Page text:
Ron Thomas speaks to a reporter on the most recent anniversary of is son Kelly's death at the hands of Fullerton Police Officers.

Ron Thomas speaks to a reporter on the most recent anniversary of his son Kelly’s death at the hands of Fullerton Police Officers.

An October 15 article appearing on the website Voice of OC reports that the City Council of Westminster recently voted to “indemnify three former police chiefs and current chief Kevin Baker for $2.1 million in punitive damages leveled against them as part of 2011 federal case against the city”. The suit in question resulted in Westminster paying both general and punitive damages to a group of officers who alleged racial discrimination against them in job assignments. After paying the general damages, the Westminster City Council took the extra step of unanimously voting to pay the costs of the punitive damages, evidently levied on the current and former police chiefs.

The Voice of OC’s Thy Vo and commenters below the story noted that, by indemnifying the police chiefs, the council undercut the purpose of punitive damages, meant to “discourage misconduct.”

This action by the Westminster City Council calls to mind the ongoing civil suit bought by Ron Thomas against the city of Fullerton over the fatal beating of his son Kelly at the hands of the Fullerton Police Department. The suit names not only the city of Fullerton, but the officers involved in the arrest/beating, and former police chiefs Michael Sellers, in office at the time of the death, and his immediate predecessor Pat McKinley, later elected to the Fullerton City Council. Michael Sellers later retired from the position, citing medical issues.

Fullerton settled with Cathy Thomas, mother of the victim, for $ 1 million a year after her son’s death. Should Ron Thomas prevail in court, will the city of Fullerton vote to pick up the tab for any damages awarded to him from the three named officers, the two former officers, and the two former police chiefs? Two of the officers, later fired by the police department, were famously (infamously?) acquitted in criminal cases against them over the death, but the threshold for victory in a civil case is lower. If a jury finds misconduct on the part of the police officers, and agrees that then-Chief Sellers and former Chief Pat McKinley shared the blame for it, they might assign a considerable judgement against them to discourage such behavior in the future, but will it be effective?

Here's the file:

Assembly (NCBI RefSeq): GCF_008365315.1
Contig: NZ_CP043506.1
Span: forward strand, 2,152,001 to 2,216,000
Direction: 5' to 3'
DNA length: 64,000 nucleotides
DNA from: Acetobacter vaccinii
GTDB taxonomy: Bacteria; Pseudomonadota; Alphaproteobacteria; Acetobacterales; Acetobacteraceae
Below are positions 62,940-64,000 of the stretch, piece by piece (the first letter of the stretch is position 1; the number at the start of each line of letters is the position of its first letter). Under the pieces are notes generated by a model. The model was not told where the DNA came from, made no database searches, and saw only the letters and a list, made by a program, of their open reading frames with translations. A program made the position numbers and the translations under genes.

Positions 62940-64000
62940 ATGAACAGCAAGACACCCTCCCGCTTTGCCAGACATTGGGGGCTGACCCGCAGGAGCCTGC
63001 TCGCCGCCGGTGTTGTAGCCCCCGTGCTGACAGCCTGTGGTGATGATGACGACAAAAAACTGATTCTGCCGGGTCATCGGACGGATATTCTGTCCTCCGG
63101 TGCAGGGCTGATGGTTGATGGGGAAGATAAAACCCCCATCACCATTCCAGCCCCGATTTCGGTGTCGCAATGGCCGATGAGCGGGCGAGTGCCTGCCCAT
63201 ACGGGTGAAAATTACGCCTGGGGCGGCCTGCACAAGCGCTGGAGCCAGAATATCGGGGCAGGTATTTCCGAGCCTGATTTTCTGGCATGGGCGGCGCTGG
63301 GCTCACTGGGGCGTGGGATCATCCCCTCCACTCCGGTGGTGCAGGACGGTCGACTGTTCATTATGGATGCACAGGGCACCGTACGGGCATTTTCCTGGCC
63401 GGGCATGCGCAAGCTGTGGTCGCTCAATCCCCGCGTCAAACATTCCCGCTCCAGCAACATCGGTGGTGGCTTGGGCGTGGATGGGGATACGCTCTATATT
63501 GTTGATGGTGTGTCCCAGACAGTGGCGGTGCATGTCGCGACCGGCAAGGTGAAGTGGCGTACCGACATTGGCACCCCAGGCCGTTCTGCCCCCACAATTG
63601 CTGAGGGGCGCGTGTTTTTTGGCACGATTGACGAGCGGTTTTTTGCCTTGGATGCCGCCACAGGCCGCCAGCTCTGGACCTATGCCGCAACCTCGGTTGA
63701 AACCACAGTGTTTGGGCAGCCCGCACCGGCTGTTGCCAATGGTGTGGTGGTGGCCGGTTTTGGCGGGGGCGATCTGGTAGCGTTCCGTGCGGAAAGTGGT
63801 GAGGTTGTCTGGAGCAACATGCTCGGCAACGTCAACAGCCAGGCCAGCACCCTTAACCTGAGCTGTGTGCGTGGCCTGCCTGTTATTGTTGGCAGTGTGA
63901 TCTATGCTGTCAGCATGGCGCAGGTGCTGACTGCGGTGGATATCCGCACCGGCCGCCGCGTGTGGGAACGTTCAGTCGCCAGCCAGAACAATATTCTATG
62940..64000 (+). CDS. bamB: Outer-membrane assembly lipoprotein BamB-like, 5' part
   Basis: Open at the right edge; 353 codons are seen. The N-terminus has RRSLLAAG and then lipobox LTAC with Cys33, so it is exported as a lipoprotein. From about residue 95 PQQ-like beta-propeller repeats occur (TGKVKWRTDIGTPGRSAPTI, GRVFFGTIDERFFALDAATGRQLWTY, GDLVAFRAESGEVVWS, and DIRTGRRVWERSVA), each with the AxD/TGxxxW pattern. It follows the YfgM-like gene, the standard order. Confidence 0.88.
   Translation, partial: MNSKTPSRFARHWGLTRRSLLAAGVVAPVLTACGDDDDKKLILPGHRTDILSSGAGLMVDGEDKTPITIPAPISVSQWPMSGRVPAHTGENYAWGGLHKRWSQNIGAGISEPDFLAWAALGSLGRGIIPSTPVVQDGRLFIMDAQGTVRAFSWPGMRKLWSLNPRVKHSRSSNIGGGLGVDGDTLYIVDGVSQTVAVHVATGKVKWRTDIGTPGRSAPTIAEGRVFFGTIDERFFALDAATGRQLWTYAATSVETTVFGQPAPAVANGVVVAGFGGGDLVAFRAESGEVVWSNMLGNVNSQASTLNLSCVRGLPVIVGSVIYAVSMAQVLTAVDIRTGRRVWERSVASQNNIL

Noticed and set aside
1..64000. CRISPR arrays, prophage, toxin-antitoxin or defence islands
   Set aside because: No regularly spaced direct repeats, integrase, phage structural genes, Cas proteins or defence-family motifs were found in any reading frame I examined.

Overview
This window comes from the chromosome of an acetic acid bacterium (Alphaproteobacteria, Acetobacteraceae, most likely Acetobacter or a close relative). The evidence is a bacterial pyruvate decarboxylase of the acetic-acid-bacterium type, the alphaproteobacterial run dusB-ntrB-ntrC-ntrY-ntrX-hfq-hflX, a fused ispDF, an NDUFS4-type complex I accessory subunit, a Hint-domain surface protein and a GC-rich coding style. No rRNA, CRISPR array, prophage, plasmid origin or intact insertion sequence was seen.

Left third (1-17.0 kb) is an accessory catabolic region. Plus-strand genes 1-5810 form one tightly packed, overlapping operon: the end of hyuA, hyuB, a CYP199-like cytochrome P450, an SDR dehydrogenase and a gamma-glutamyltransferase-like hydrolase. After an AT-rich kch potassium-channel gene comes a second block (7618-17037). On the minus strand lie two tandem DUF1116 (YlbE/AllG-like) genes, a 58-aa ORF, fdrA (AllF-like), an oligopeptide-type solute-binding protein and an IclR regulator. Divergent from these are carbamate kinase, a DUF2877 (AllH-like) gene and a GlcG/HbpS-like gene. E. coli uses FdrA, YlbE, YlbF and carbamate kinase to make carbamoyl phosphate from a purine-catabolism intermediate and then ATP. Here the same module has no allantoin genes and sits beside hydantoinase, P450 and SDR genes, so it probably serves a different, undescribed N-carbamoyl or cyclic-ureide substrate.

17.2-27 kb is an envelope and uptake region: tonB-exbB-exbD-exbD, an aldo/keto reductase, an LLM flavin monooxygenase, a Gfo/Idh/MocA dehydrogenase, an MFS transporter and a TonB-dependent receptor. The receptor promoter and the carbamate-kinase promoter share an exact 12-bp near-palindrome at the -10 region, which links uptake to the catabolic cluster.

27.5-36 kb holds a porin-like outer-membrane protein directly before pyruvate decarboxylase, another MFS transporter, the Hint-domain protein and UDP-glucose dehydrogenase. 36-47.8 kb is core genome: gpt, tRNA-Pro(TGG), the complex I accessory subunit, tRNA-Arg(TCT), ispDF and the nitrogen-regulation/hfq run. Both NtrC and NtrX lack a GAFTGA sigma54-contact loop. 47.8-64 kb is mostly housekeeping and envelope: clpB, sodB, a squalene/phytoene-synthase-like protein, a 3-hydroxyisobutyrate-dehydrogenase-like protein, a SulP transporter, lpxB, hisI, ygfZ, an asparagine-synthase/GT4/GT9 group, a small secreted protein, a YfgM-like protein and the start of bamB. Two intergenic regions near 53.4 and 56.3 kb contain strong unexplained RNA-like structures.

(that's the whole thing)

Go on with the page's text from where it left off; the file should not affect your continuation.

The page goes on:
UC Irvine’s School of Law Dean Erwin Chemerinsky, a renowned legal figure in the United States, noted in a recent OC Register article that, “If the plaintiff wins, it will send a message of wrongful police behavior.”

But will that message resonate with the Fulleton City Council or the Fullerton Police Department if the council opts to indemnify Pat McKinley, Michael Sellers, or any of the current or fired officers named in the suit? Indemnifying police officers and officials financially in such a case also indemnifies them informally against any accountability they might otherwise face in their professional actions. They are free to do as they choose with the power they hold, while leaving the taxpayers holding the bag.